About a year ago, I wrapped up a bright green onesie to send to a friend.
When I say bright green, I mean bright green. It was the color of a green M&M, the color of baby fresh grass with a whisper of dew. It was the color of life.
Then a few weeks later, life stopped. My friend texted and said that our sweet baby boy had died. She delivered a 9 lb, 9 oz beautiful baby boy, who would never breath our fresh air, never get first teeth, never learn to wobble walk in the way that toddlers do. It was painful and hard.
And all I could think about was that silly onesie. I felt like a terrible person, sending bright green where there should only be black. Thankfully, my friend felt differently. She saw life and I sometimes wonder if that’s why this was her road and not my own. God gave her the ability to look in and see fresh, green, and life in Jesus, where I had missed it.
Sebastian’s funeral was a tear-filled celebration of LIFE! Gen and Geof and their endearing and bold pastor collective made sure of it.
Because we are people of the resurrection.
Jesus’ very name is Resurrection.
To grasp the meaning wrapped in this, let’s read John 11 in its entirety. It’s a long one, but it is 57 verses of death-to-life, waiting-to-fulfillment awesomeness that we would not want to miss. Read first and then move through some of the highlights with me below.
“Lord, he whom you love is ill.” (John 11:3)
Jesus loves. In a story of death, sometimes this is the easiest thing to lose sight of. Jesus loved Lazarus as a child of God, and He loved him deeply as a friend. John 15:15 tells us that we are also called friend, by Jesus. Jesus loves.
But when Jesus heard it he said, “This illness does not lead to death. It is for the glory of God, so that the Son of God may be glorified through it.” (John 11:4)
Is it possible that God sees things differently than we do? Yes, of course it is, but it’s hard to focus on that when you’re struggling with loss. We need friends to remind us that Jesus seems to skip over the reality of death entirely here. As believers, we live in a reality that my friend Genevieve understood with sweet Sebastian more than I was ready to recognize. Death is nothingness to believers. The saying may go, “Life sucks and then you die.” For believers, the saying is more appropriately, “Life sucks and then…resurrection!” All roads lead to glory for the believers of Christ Jesus. In my loss, in each of our losses, the end result is always glory to the Savior of the World. We wouldn’t flippantly gloss over someone’s loss, of course not. Jesus doesn’t do that either. He recognizes truth with His statement in John 11:4, and then we see Jesus moved to tears in John 11:34-35, physical weeping alongside His brothers and sisters in Christ.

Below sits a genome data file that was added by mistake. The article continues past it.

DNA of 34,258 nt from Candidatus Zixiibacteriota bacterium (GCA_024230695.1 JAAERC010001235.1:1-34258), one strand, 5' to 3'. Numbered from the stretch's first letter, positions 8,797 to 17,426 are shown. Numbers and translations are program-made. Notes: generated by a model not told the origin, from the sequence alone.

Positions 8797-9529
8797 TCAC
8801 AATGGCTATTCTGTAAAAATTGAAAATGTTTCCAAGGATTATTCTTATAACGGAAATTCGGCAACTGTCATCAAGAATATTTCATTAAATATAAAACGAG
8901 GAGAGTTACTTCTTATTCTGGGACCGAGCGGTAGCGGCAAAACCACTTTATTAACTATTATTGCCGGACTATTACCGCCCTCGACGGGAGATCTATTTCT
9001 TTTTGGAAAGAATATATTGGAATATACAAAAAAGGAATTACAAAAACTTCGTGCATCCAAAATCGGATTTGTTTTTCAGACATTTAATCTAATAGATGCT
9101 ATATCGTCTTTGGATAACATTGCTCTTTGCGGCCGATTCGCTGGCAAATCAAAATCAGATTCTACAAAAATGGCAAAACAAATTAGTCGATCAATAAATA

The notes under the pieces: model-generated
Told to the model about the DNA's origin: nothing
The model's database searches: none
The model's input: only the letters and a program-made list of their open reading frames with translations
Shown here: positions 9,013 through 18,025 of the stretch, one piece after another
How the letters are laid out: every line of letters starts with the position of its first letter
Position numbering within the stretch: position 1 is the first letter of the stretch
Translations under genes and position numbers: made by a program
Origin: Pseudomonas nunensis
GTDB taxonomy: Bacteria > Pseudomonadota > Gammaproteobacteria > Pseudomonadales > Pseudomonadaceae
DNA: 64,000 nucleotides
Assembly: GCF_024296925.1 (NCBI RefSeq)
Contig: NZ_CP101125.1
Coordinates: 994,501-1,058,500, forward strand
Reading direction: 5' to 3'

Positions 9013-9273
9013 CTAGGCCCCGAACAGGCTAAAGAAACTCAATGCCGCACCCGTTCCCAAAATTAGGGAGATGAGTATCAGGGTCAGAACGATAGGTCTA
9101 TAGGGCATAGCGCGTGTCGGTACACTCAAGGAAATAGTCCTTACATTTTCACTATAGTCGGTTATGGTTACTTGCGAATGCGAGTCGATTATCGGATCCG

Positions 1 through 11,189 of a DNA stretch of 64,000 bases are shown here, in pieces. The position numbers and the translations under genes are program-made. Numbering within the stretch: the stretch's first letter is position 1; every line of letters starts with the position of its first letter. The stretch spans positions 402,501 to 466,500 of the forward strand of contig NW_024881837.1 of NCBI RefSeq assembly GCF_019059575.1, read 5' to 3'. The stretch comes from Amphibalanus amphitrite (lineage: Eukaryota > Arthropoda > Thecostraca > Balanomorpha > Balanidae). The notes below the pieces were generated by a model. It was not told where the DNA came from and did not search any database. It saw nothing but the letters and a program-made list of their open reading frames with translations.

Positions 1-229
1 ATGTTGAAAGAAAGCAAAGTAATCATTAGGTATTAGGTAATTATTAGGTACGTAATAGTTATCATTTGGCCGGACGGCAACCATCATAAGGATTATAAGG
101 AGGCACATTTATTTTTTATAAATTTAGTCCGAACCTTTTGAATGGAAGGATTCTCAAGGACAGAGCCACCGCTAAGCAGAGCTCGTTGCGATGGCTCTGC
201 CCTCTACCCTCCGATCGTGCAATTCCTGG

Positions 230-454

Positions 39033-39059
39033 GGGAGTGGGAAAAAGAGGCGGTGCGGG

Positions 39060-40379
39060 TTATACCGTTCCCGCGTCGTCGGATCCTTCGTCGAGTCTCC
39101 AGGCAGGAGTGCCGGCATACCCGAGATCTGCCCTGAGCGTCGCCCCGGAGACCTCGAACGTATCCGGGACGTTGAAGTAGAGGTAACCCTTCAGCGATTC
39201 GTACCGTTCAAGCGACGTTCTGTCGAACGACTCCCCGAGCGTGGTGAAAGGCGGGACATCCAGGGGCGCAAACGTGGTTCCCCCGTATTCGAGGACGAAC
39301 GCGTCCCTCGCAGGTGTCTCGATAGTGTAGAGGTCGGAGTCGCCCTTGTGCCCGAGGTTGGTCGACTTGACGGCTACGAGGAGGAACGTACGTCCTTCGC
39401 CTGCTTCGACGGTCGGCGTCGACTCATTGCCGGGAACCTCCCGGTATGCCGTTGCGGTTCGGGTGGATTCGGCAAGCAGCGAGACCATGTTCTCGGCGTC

So, when he heard that Lazarus was ill, he stayed two days longer in the place where he was. (John 11:6)
Now when Jesus came, he found that Lazarus had already been in the tomb four days. (John 11:17)
Two days, four days, even 20 minutes can seem like an eternity in loss. The thing that sticks out most for me in the account of Lazarus’s resurrection is all the waiting. Mary and Martha waited for Jesus, who stayed two days longer after being told of Lazarus’s illness. The sisters had to endure waiting to see what would happen with Lazarus’s illness. Lazarus had to wait and endure his own illness. Even after Lazarus died, the sisters waited four days for Jesus to arrive on the scene.
Martha said to Jesus, “Lord, if you had been here, my brother would not have died. (John 11:21)
More waiting…these women who followed Jesus knew He held the power of life and death. When you know God can do something and He chooses not to, that feels hard and the waiting can easily be filled with what feels like harsh air and anger. In John 11:24 Martha attests that she knows all about the resurrection of the dead on the last day, that she never questioned it; what she questioned was God’s way of going about it for her brother. Isn’t this so often the case for us? We trust in God’s overall plan, but wonder why we fit in the way we do and what that means for His goodness and His love for us.
When he had said these things, he cried out with a loud voice, “Lazarus, come out.” (John 11:43)
Notice that I skipped John 11:25-42– eighteen verses of waiting. God rarely has instant answers and resurrection is the same. All the good stuff comes in its time, in His time. When we are stuck with waiting in the meantime, we can rest in John 11:25:
Jesus said to her, “I am the resurrection and the life. Whoever believes in me, though he die, yet shall he live…”
Yes. He is the Resurrection and the Life. We live outside of what we can understand and know sometimes, and death especially is what we do not know and hard to understand. Sebastian is missed by many of us here on this earth. We would rather have seen him crawl, listened to his babble, and corrected his schoolwork, but Jesus’ name is Resurrection and Life. Green is the perfect color for that little man. He knows Life in a way that we can only imagine and we have been called to wait. His Savior is our Savior.
Jesus is Resurrection itself. He is Life itself.
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